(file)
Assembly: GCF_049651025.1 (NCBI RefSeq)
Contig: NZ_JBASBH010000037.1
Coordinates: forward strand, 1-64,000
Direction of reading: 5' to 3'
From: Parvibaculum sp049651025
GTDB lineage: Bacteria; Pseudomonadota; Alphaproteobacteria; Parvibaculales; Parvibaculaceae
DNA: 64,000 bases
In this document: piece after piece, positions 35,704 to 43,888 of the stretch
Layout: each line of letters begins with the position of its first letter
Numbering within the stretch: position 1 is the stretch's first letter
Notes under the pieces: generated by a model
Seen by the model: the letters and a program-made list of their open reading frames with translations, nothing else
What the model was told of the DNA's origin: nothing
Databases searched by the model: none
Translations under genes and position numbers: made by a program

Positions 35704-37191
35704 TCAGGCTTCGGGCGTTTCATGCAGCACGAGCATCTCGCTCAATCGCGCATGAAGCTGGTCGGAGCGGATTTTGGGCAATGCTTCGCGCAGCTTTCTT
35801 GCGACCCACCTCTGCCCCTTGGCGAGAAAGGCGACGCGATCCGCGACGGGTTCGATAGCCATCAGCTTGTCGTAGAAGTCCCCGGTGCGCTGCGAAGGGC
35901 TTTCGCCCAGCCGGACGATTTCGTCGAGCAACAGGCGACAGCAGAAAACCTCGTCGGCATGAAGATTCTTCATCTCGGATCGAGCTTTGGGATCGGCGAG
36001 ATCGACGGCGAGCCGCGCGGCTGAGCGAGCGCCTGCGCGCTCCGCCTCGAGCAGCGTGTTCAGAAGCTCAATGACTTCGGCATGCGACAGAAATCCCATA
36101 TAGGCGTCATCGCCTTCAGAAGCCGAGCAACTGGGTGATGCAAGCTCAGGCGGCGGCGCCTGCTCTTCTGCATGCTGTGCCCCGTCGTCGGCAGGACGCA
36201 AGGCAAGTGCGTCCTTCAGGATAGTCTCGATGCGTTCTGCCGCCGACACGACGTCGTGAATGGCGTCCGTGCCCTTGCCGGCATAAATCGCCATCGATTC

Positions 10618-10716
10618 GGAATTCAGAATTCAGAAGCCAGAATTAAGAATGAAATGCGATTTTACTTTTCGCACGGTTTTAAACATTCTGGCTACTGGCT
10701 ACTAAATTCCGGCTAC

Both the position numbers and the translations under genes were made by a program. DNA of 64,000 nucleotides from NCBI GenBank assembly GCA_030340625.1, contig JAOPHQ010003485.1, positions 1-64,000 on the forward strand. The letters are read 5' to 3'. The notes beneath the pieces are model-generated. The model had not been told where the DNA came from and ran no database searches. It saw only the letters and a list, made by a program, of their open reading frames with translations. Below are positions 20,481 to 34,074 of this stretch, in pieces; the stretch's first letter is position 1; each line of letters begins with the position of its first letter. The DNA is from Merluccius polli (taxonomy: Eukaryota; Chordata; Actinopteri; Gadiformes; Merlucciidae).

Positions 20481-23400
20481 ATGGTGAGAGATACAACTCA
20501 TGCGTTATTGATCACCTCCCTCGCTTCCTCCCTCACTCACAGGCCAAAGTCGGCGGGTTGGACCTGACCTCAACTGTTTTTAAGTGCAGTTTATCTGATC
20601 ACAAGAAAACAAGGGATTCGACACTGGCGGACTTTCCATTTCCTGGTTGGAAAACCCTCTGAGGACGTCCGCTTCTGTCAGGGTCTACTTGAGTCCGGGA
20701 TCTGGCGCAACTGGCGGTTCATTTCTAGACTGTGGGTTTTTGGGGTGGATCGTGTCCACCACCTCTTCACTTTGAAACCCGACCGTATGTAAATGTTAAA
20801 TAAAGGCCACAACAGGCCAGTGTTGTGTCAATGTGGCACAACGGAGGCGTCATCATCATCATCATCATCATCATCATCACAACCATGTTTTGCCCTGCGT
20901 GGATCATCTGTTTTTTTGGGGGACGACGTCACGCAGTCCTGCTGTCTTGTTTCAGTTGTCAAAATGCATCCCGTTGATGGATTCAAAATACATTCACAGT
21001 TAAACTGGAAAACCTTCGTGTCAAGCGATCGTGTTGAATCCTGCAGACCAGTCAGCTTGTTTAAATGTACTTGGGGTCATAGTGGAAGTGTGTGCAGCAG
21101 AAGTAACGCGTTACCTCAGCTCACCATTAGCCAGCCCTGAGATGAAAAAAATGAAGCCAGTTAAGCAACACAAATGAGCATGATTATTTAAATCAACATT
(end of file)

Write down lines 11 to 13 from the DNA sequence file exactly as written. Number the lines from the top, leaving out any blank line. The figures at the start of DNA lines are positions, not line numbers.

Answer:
Notes under the pieces: generated by a model
Seen by the model: the letters and a program-made list of their open reading frames with translations, nothing else
What the model was told of the DNA's origin: nothing